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The Plant Growing In Your Garden Could Be Turning Buyers Away

Japanese Knotweed

If you see a green, bamboo-like stem or heart-shaped leaf growing on your property, there might be cause for concern.

This weed goes by the name Japanese Knotweed, and it is invading the structural integrity of residential and commercial properties across the U.K. The Knotweed begins to appear in the springtime, and continues to grow throughout the summer and at its peak, up to 10 centimetres a day. It is notorious for destroying walls, clogging underground drains and rapidly spreading throughout a property. An estimated 5% of U.K. properties are impacted, and it is more prevalent in some areas of the U.K. than others. 

Japanese Knotweed could have significant implications for owners and developers. These weeds can not only make a property unattractive to potential buyers and renters, but can also turn away lenders. 

“Japanese Knotweed is popping up all over, and it is becoming a problem in many residential properties and also some commercial properties,” Stewart Title Limited Commercial Business Development Manager Robert Kelly said. “These plants can infiltrate through weaknesses in concrete and can even, in some cases, break through powerful foundations. Dealing with it can be costly for owners and failure to deal with it can be a criminal offense."

While Japanese Knotweed can be an inconvenience, there are a number of options available for properties that are subject to, or likely to be subject to, damage. The seller or landlord needs to understand its responsibilities for removing and preventing the spread of Knotweed. Under U.K. consumer protection regulations, a residential estate agent is required to inform potential buyers of any “material fact” that might impact the decision to buy. This means notifying people looking to buy about potential risks of Japanese Knotweed.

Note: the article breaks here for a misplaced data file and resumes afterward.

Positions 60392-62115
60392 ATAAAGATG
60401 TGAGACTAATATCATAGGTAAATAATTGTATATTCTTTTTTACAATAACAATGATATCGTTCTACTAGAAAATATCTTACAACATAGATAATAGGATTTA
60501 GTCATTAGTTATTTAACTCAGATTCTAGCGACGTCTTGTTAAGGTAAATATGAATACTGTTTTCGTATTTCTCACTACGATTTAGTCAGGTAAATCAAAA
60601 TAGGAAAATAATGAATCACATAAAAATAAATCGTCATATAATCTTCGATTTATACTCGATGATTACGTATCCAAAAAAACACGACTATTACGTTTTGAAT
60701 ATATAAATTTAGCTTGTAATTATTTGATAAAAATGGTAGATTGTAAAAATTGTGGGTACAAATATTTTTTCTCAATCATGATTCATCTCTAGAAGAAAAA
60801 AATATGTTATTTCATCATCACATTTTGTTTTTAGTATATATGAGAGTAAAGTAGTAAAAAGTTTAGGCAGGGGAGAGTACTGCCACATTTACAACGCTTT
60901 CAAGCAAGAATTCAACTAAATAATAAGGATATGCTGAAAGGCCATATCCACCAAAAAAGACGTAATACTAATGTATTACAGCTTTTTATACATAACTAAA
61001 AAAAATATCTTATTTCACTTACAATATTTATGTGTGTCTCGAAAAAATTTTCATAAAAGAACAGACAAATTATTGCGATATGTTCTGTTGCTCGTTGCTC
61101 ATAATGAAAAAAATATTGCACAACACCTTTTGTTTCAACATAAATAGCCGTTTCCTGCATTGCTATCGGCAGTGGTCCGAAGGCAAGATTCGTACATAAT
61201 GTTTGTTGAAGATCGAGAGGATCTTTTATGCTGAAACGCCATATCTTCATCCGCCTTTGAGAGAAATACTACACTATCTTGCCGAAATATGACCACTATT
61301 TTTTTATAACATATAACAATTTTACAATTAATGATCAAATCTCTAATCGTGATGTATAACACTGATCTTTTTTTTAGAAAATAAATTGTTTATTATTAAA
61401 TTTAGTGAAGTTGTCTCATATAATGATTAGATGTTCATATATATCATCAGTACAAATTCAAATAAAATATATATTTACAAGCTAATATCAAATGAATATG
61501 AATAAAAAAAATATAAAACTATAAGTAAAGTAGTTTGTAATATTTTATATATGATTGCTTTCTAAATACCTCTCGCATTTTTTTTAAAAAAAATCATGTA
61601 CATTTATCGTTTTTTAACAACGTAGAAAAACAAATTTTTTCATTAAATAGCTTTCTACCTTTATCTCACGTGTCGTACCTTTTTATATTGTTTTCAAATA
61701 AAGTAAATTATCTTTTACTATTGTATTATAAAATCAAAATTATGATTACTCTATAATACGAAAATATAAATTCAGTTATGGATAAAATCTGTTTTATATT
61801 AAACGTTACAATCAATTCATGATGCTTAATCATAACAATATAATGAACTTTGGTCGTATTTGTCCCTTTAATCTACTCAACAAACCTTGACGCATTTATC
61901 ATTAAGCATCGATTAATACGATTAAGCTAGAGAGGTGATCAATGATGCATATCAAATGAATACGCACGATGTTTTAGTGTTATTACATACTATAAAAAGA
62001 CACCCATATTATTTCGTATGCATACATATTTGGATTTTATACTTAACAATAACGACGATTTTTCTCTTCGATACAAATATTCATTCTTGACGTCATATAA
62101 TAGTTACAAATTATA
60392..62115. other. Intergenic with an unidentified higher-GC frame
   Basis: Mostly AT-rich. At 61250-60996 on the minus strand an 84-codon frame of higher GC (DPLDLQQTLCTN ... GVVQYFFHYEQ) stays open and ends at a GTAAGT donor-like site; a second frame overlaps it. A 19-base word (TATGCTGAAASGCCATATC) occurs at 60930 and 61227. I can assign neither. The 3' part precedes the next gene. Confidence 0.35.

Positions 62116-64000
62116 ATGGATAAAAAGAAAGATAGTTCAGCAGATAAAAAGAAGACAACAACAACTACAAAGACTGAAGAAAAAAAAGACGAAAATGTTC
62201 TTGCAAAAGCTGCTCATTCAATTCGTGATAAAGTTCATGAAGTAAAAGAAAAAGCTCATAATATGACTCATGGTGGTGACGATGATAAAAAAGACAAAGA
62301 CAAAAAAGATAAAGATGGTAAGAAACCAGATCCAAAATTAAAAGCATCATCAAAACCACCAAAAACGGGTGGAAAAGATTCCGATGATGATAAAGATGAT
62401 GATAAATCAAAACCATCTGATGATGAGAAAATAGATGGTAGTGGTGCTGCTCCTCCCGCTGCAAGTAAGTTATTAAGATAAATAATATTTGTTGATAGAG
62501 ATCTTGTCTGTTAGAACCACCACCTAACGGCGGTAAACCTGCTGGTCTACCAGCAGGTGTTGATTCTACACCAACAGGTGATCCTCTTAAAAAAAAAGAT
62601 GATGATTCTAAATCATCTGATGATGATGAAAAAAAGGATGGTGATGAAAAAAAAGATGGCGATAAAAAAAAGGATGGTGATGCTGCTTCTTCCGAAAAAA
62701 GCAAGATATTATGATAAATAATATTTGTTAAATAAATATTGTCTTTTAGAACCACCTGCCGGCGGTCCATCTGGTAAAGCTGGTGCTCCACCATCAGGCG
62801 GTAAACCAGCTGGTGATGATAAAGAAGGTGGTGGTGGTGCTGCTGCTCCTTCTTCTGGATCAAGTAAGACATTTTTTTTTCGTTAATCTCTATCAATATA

For landlords and property owners, failure to provide residents and occupants with the necessary information about the presence of Knotweed could result in legal action. The Anti-social Behaviour, Crime and Policing Act 2014 allows authorities to impose remediation notices on an individual whose conduct has a detrimental effect on the quality of life for those in the locality and this includes not dealing with Knotweed which might escape onto neighbouring land. Local councils have the authority to issue notices for invasive plants and species such as Japanese Knotweed, which serves as a written warning for landlords and property owners. The notice defines a list of requirements to stop this behaviour. Breach of these requirements, without reasonable excuse, would result in an on-the-spot penalty of £100, which can be increased after a successful prosecution to £2,500 for an individual and up to £20K for a company, according to the Gov.UK Home Office website.  

Several insurance companies have begun providing assistance to buyers and lenders to help them deal with remediation notices served in this respect. Stewart Title recently introduced a solution that would help lenders and buyers throughout this process. Stewart Title’s Japanese Knotweed Indemnity Policy provides £20K against remediation costs necessary to comply with a remediation notice for buyers for up to five years and similar cover for lenders for the whole term of the loan. The policy is available to owners who are not aware of the Knotweed on their property, or where Knotweed has previously been treated.  

“There is already a lot to consider when buying and lending,” Kelly said. “The goal of this policy is to provide comfort to buyers and particularly lenders from this issue, so people can focus on everything else.”

This feature was produced in collaboration between Bisnow Branded Content and Stewart Title Insurance. Bisnow news staff was not involved in the production of this content.